The days of the dark and lonely basement programmer are long gone. In order to compete in today’s competitive business market, IT professionals need soft skills as well as technical acumen in order to maximize their contribution to the enterprise, according to a recent Knowledge Gap survey.
The national poll included responses from more than 1,400 CIOs from a random sampling of U.S. companies with 100 or more employees. Some 47 percent of the CIOs polled said their companies do not provide non-technical skills training such as project management, leadership and communications for their IT staff. This lack of soft skills can have a negative effect on productivity, peer-to-peer collaboration and efficiency.
“The days when computer programmers could be basement programmers are over,” said Melissa Maffetone, branch manager, Consulting Services, Robert Half Technology, Florida. “We’re starting to see more and more companies that need IT professionals to not only have the IT skills, but soft skills, and the reason they need that is primarily because of what they’re working on.”
Today, IT staff are more likely to work on strategic projects that actually make an impact on the bottom line. “The types of projects that companies are investing in are strategic in nature,” Maffetone said. “They’re either going to make the company money or save the company money. As an example, if these programmers are working on a sales application that the sales department’s going to use to offer volume discounts, (IT) needs to understand what inventory is on the company’s shelves, etc. If they don’t have the ability to interact with the sales team to understand what are their product and business needs, the products aren’t going to be built in a way that’s advantageous for the company.”
A lot of companies have been under fairly severe budget cuts during the past few years, Maffetone said, and now that the economy has lifted a bit, companies need people in their seats who can do a lot of different things. “Companies are asking for a lot more from candidates in terms of leadership skills, project management skills—so for candidates who don’t have it, they’re going to be behind the curve.”
Some executives who don’t seem to value soft skills or who have ignored them have done so because they’ve been short-staffed, budget-constrained and forced to focus on technical skills and solutions first, Maffetone said. “They may not have considered that IT professionals need to work hand-in-hand with all these different departments to capitalize on all the value they can bring to an organization. We’re seeing that there are a lot more IT executives who are seeing the need for it. Now it’s more, ‘What’s the return on investment? What’s this going to make us?’ IT professionals have started playing a much more strategic role in these companies, and the changes – what’s right for the business – is what’s driving the need for all these skills.”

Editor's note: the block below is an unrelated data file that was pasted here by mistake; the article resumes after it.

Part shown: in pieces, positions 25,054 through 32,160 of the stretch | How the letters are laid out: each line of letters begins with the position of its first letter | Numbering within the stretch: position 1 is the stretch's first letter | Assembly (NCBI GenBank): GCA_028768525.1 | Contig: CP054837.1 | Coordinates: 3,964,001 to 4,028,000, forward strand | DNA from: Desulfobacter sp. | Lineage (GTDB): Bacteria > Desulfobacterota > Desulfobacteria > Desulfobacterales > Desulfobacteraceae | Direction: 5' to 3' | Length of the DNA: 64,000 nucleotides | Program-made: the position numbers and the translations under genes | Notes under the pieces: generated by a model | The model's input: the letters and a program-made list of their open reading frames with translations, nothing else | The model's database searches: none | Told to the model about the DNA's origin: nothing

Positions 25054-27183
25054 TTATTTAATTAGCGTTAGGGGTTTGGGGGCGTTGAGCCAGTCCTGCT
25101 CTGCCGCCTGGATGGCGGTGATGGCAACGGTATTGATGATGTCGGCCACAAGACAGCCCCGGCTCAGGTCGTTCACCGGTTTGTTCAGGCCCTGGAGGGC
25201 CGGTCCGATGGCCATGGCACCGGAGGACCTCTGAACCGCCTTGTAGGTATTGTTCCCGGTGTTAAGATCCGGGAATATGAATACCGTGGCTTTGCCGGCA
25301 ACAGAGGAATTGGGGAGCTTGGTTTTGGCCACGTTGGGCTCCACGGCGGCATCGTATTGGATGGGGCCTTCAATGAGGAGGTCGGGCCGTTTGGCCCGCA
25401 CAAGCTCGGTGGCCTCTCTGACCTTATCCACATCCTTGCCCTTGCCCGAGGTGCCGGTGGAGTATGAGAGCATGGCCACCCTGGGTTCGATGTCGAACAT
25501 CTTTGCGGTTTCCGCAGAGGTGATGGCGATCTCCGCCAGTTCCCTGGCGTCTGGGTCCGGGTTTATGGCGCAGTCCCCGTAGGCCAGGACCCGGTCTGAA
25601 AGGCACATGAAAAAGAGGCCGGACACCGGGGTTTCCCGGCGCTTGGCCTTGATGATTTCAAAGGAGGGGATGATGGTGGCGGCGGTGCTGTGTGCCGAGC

The soft skills that are most important to IT professionals include communication, business fundamentals, project management and leadership skills. IT staffers must understand their company’s business units needs in order to figure out how best to translate those needs into IT solutions. “As businesses place more focus on technology and really leveraging it to help them grow, they need people who can clearly explain complex technical concepts,” Maffetone said. “The second piece is business fundamentals. Our clients need people who can understand the company’s operations. They need people who can actually translate business requirements into some kind of cost or time savings. They want to see that past work experience has synergies with their company’s operations. Then, (IT staff) need interpersonal skills, and I’m talking about something as simple as diplomacy and using discretion and tact when it comes to conversations while working within a team so they can build the relationships with colleagues.”
“IT executives should really take a gap analysis of who they have on their team, and who can benefit from partnering or shadowing another person who has better communication skills to hopefully gain a transfer of knowledge,” Maffetone said. “Employees who see that the company is moving in a new direction of that IT/business professional can talk to their supervisors, the IT executives, and ask about taking on more responsibility that would expose them to some non-technical functions. Employees can volunteer for something that’s cross-departmental in nature that allows them to learn about other parts of the organization. There’s tons of courses out there for employers as well as employees that involve topics such as project management, leadership and communication skills for IT professionals. There are online courses for overall business knowledge the employer can invest in, and it’s a small price to pay to have someone fully understand your business needs.”